Review: Why Don’t Students Like School: A cognitive scientist answers questions about how the mind works and what it means for the classroom, by Daniel T. Willingham

Why Don’t Students Like School: A cognitive scientist answers questions about how the mind works and what it means for the classroom, by Daniel T. Willingham (San Francisco: Jossey-Bass) 2009. 180 pages hardcover, index, table of contents, illustrations, endnotes. $24.95
Reviewed by Betsy McKenzie, Suffolk University Law Library

I highly recommend this book to libraries of all types, especially academic libraries.
This book is designed for teachers, though it would be interesting as well to parents and to students who would like to increase their learning retention and enjoyment. In it, Willingham makes a number of points useful to teachers at all levels, from kindergarten through college and post-graduate levels. The book is easy to read, and moderately entertaining. The points are easy to pull out of the text, laid out in special fonts and boxes. There are entertaining illustrations and puzzles to help make his points.

The book builds chapter by chapter, taking the reader through cognitive theory and applying the author’s expertise to the teaching arena. Dr. Willingham is a highly regarded cognitive scientist teaching at University of Virginia, but he seems to be very good at translating from his specialized field for others. I did not really catch fire reading this book, feeling that I saw a strong connection between this book and my own thinking about the problems of teaching legal research, until about two thirds of the way through.

Suddenly, at page 104, Willingham is talking about the difference between experts and novices:

… transfer [of previous learning to new situations] is so difficult because novices tend to focus on surface features [that is the surface difference between problems] and are not very good at seeing the abstract, functional relationships among problems that are key to solving them [that is, seeing the abstract similarities that make problems analogous, so one can transfer the solution of a previous problem to the new problem]. Well that is what experts are great at. They have representations of problems and situations in their long-term memories and those representations are abstract. That’s why experts are able to ignore unimportant details and home in on useful information; thinking functionally makes it obvious what’s important. That’s also why they show good transfer to new problems. New problems differ in surface structure, but experts recognize the deep, abstract structure. That’s also why their judgments usually are sensible, even if they are not quite right.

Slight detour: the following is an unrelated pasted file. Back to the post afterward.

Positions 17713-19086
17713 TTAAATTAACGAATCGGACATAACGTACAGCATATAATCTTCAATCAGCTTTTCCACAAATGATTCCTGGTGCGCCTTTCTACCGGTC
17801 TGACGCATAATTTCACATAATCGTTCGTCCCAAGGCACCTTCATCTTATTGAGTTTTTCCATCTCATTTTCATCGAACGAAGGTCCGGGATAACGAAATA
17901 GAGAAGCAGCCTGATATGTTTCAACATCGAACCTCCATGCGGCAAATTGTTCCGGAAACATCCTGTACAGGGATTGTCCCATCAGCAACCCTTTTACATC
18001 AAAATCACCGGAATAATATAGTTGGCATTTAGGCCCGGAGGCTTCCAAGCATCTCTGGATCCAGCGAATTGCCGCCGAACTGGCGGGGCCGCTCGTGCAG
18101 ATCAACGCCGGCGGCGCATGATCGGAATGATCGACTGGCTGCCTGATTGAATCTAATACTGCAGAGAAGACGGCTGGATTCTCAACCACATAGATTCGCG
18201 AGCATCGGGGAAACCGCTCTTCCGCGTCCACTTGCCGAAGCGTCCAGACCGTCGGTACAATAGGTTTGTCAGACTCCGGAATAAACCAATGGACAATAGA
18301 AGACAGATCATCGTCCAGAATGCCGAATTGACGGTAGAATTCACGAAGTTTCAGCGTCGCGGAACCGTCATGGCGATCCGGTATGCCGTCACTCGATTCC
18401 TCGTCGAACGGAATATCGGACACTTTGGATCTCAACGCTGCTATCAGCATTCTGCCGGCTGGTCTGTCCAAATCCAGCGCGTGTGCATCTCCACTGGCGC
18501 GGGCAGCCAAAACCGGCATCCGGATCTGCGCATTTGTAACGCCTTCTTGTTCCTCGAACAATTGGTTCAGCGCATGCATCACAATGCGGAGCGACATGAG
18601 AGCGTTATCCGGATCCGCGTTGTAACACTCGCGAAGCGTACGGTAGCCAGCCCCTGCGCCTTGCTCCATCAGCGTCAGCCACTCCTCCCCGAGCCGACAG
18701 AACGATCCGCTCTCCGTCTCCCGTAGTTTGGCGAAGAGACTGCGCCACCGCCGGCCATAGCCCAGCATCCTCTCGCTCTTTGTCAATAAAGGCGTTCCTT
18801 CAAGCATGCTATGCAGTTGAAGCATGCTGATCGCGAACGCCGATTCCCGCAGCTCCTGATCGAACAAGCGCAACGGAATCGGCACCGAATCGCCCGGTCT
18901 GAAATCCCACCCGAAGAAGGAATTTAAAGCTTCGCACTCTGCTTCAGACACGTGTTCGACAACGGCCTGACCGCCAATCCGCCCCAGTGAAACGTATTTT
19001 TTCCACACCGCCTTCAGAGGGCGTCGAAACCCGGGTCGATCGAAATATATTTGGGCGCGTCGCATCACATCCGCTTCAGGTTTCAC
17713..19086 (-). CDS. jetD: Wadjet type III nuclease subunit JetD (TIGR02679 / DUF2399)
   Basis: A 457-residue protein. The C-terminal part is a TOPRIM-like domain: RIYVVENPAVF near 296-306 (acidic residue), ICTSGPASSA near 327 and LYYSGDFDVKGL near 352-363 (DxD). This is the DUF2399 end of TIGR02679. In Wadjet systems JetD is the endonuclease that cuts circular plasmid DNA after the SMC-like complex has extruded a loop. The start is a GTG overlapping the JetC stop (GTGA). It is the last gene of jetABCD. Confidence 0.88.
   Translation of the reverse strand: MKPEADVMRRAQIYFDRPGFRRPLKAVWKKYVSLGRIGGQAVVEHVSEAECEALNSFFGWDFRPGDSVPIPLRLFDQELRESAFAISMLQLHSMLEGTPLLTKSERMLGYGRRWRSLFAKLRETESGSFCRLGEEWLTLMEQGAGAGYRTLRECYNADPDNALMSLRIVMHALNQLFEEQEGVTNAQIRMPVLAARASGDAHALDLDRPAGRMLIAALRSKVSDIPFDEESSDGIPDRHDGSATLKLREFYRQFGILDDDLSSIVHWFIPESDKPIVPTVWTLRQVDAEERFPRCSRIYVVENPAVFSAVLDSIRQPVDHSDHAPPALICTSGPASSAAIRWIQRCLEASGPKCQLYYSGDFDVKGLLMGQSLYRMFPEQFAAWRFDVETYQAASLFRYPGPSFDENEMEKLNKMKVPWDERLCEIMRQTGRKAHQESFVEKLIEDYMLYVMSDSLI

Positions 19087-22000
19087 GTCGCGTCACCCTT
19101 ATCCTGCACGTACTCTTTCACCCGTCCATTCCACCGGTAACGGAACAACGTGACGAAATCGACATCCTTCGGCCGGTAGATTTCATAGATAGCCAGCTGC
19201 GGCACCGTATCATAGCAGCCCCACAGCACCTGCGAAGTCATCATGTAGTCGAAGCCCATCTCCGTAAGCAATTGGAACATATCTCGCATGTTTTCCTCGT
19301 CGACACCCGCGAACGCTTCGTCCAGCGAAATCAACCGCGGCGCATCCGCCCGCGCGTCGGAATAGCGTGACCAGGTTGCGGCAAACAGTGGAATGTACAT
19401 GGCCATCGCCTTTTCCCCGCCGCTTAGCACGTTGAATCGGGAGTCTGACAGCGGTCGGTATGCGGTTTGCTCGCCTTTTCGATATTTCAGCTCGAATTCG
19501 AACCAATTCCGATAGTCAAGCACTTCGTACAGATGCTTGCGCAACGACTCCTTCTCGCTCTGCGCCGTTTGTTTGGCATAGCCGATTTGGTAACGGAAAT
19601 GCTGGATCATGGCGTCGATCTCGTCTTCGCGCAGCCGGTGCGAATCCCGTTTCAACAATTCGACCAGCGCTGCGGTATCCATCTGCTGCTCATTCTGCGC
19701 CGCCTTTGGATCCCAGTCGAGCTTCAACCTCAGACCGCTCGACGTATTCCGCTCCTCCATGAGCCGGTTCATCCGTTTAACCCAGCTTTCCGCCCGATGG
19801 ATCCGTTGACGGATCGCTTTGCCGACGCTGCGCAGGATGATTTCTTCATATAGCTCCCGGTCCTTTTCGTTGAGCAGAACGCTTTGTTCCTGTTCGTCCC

This is what lawyers and librarians mean when they say, “You get a feel for the shape of the law.” They mean that after you do enough legal research, you begin to see the underlying similarities that let you solve the research problem by recognizing the abstract, functional relationship to previous research problems you have solved, which may look on the surface like very different problems. And you can very quickly guess where the answer will lie, and look for it much more efficiently. But it has never been something I could articulate for students any more clearly than the little quip about knowing the shape of the law.

I now have a way to articulate for my students what I am trying to do with the classroom discussions. If they will discuss and argue about what they find, not to show me or get my approval, but to explain to themselves and help themselves see what they know and how they came to know it, they will be stepping much farther along the path toward making themselves into experts. They will be taking the time they spent on the worksheets and supercharging it, by making it into a much richer experience.
The index is a good one, and the table of contents is very helpful. The illustrations and boxes that pull the points out of the text will make this book easy to pull off the shelf and remind myself quickly what the various points in each chapter were about. But I think the reason I recommend this book and will keep it on hand is the inspiration I found in it, and the help in articulating my own, scarcely verbalized, but strongly felt thoughts about teaching legal research and learning all kinds of skills.

Besty McKenzie is director of the Suffolk University Law Library in Boston.

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